Is It Time for MMT To Become Mainstream to Save Us from the Second Global Financial Crisis of the Millennium?

By L. Randall Wray

Some of you will remember that MMT got its first huge mainstream exposure through a Washington Post article written by Dylan Matthews.  He’s just written another excellent story, this time about Stephanie Kelton going to Washington. Finally, there might be an alternative to the deficit hawk and timid deficit dove lovefest!

As Dylan says: “For years, the main disagreement between Democratic and Republican budget negotiators was about how to balance the budget — what to cut, what to tax, how fast to implement it — but not whether to balance it. Even most liberal economists agree that, in the medium-run, it’s better to have less government debt rather than more. Kelton denies that premise. She thinks that, in many cases, government surpluses are actively destructive and balancing the budget is very dangerous. For example, Kelton thinks the Clinton surpluses are nothing to brag about and they actually inflicted economic damage lasting over a decade.”

Yep, there’s no daylight between a Bush or a Clinton.

Isn’t it pretty funny that if the mainstream Dems get their way, we will get a Bush or a Clinton this time around (again!). Yep, it will be a legacy hire either way, and it makes no difference which one wins–both will do their damnest to limit budget deficits even as the economy falls into the second Global Financial Crisis of this millennium.

There’s now a choice, folks. Just Say No!

9 responses to “Is It Time for MMT To Become Mainstream to Save Us from the Second Global Financial Crisis of the Millennium?

  1. Also hope’s there’s pressure from the right (Grover Norquist, where are you?) to cut federal payroll, income, and corporate taxes on the 99%. Have always felt this would force the corporations, who benefit the most from federal spending, to back #MMT and the deficits.

    Have always loved Warren Mosler’s ideas for health care, Medical/Dental debt card.

    It gets rid of employer and individual mandates, so it’s an ideal vehicle to carry the #MMT ideas in policy format.

  2. “Yep, there’s no daylight between a Bush or a Clinton.”

    Long, long ago WSJ called them Remocrats and Depublicans.

    But Bush (W) and Reagan increased deficits when needed most. Romney wanted a 20% tax cut across the board. When both parties want to cut spending, you gotta like the one who cuts taxes better than the one who raises them.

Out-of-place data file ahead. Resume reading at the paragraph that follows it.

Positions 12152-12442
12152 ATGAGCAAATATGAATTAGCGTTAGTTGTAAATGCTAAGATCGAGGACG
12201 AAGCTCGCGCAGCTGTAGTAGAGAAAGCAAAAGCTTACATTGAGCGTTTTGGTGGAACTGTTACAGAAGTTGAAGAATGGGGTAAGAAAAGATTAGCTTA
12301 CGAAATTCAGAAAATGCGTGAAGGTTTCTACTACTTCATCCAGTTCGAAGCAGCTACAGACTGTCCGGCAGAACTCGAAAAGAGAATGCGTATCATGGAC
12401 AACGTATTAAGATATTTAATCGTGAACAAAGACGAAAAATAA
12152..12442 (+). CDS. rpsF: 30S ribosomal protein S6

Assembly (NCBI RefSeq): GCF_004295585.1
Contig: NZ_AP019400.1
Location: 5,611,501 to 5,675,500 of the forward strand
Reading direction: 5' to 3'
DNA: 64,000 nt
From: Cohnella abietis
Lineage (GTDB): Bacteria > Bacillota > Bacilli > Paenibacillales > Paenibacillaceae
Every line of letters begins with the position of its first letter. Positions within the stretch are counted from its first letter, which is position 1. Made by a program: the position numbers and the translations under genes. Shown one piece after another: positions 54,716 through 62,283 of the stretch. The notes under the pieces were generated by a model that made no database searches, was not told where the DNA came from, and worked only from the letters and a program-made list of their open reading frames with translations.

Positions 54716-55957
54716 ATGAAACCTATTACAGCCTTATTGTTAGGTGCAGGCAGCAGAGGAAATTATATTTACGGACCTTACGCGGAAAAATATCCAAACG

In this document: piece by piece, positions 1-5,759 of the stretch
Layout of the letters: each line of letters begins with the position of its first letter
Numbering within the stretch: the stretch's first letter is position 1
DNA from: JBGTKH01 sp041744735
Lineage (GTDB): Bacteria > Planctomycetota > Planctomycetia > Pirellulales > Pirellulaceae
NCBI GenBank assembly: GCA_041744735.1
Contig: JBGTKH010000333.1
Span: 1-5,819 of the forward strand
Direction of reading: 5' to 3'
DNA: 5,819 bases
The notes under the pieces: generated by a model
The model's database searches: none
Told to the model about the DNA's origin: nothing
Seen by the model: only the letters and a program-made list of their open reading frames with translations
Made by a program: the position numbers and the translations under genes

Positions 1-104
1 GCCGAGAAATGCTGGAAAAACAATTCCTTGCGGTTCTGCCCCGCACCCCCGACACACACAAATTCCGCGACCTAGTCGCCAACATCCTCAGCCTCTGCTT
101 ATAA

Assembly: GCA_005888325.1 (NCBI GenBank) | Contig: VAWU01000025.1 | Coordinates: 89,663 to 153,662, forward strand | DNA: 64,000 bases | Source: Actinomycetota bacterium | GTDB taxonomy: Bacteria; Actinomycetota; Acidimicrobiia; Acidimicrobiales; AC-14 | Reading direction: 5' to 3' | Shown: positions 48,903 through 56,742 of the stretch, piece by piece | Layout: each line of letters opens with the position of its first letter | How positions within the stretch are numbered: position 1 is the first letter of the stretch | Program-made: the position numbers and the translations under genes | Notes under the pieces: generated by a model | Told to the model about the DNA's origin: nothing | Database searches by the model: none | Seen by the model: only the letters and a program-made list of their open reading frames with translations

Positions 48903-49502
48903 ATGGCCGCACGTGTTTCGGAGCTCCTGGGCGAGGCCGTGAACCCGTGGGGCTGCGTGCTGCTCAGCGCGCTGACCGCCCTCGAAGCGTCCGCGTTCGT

3. NO to budget deficit cutting obsessions, YES to MMT going mainstream!

  4. YES! And I’m happy to see that Dylan posted MMT responses to the assertion that Canada and Australia ran trade surpluses to no detriment – Hellooo?!!! Trade Surplus Much?!!

  5. What worries me even more than the Second Global Financial Crisis of the Millennium is the Climate Crisis which threatens to end the human race. Please view:

  6. Steven Greenberg

    Yeah, Bernie Sanders. Now if Bernie and Stephanie can turn Elizabeth Warren into an MMTer, we’ll know we are really making progress. As a constituent of Warren’s, I have tried to use what little influence I have to get Warren thinking about MMT.

  7. Guy Forrester

    I have one doubt, can pay all the debt? The payment of interest to the bank destroys money?

    Here it is argued that the payment of interest destroys deposits:

    If this is so, it means that the liabilities of the banks you pay the debt are lower than the debt (since the interests are not created).

    Is that correct?

    • Interest doesn’t destroy deposits, it moves them around. Specifically, from the borrowers to the lenders. To a currency issuer, like the federal gov’t, that translates into *potential* inflation, just like any other net spending (ie. net of taxes and other income). Interest on federal bonds is a social transfer program that effectively provides incredibly secure income to bondholders. That isn’t an entirely undesirable outcome since pension funds are a major holder of federal bonds. Controlling that *potential* inflation becomes the game, and that game is won by supplying an increasing amount of goods and services to mop up the spending, and that is done by keeping people productively employed.

  8. Further to Canada, household indebtedness went through the roof during the surplus period, causing much hand-wringing in government circles and the press. In response, the current Conservative government has created a variety of new tax-free savings vehicles while aggressively pursuing a balanced budget through spending cuts. Suffice to say it hasn’t worked.
    Much ink continues to be spilled on how to address high household indebtedness. The government and punditocracy’s best theory is that it’s low interest rates. Nothing for it, since the government doesn’t want to raise them and throw the economy into recession during an election year.
    High drama! But pointing to Canadian experience to show that government surpluses don’t do what MMTers stay they do looks to me like playing on most Americans’ ignorance about Canada.